With the expiry of the old Let’s Encrypt root certificate earlier in the year, it caused problems for devices that hadn’t updated root certificates in the last 5 years or so, therefore weren’t able to validate certificates being issued.
As a work-around for these old devices, Let’s Encrypt added a second intermediate certificate, signing the new intermediate with the old Root certificate.
That old root certificate expired a few days ago, and in the vast majority of cases the extra intermediate isn’t used and is ignored as irrelevant, but in a few cases the intermediate being present and signed with a now-defunct root certificate causes problems.
This affects Sympl as it evaluates the full certificate chain to determine if a certificate has expired or not, and the library being used doesn’t ignore the extra intermediate, which meant that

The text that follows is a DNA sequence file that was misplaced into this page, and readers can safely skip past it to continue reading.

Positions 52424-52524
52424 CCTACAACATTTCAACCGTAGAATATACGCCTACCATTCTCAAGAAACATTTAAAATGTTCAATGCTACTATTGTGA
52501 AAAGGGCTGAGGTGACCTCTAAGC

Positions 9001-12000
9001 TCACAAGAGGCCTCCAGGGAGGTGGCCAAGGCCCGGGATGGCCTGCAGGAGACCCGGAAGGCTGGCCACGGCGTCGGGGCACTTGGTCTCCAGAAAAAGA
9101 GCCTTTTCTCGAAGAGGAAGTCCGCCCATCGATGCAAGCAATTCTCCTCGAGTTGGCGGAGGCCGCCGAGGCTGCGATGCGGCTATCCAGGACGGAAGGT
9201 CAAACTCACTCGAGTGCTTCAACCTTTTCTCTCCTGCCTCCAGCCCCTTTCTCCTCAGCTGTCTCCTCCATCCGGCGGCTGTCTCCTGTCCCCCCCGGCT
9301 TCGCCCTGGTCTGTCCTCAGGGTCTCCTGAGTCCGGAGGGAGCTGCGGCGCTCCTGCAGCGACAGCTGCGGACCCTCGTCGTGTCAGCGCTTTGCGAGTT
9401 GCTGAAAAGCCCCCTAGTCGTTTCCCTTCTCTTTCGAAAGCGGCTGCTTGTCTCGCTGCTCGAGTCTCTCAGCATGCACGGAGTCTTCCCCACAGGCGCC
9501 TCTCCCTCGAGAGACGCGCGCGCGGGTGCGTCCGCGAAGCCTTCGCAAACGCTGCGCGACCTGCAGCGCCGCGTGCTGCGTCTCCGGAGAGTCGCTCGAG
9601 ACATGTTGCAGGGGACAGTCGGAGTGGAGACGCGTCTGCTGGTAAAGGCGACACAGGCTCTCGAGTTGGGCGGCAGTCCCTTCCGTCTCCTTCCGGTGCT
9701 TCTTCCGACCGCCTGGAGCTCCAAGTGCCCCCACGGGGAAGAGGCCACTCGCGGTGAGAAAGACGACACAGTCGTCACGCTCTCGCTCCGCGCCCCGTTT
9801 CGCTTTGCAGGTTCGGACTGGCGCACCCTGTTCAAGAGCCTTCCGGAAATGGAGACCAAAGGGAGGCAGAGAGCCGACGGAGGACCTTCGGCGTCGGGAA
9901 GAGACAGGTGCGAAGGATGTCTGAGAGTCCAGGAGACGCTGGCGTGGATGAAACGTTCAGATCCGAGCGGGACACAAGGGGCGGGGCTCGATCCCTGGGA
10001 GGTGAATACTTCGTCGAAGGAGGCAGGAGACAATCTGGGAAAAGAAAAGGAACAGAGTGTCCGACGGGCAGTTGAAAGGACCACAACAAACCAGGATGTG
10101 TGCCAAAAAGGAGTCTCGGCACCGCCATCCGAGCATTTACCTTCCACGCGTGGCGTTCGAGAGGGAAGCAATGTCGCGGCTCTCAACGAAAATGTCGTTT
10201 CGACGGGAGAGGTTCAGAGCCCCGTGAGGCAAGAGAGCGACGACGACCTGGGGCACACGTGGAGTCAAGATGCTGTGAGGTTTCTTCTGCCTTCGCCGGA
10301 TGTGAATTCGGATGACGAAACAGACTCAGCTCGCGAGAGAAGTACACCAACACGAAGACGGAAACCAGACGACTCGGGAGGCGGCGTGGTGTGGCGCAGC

sympl-ssl was considering all Let’s Encrypt certificates invalid, leading it to renew them all.
x.20211003.0 released earlier today, the superfluous intermediate certificate is now automatically removed from the
ssl.combined files when it follows the normal certificate, which should mean that Sympl no longer considers certificates invalid.
sympl-ssl is being re-implemented and will be replaced with a new version at a later date.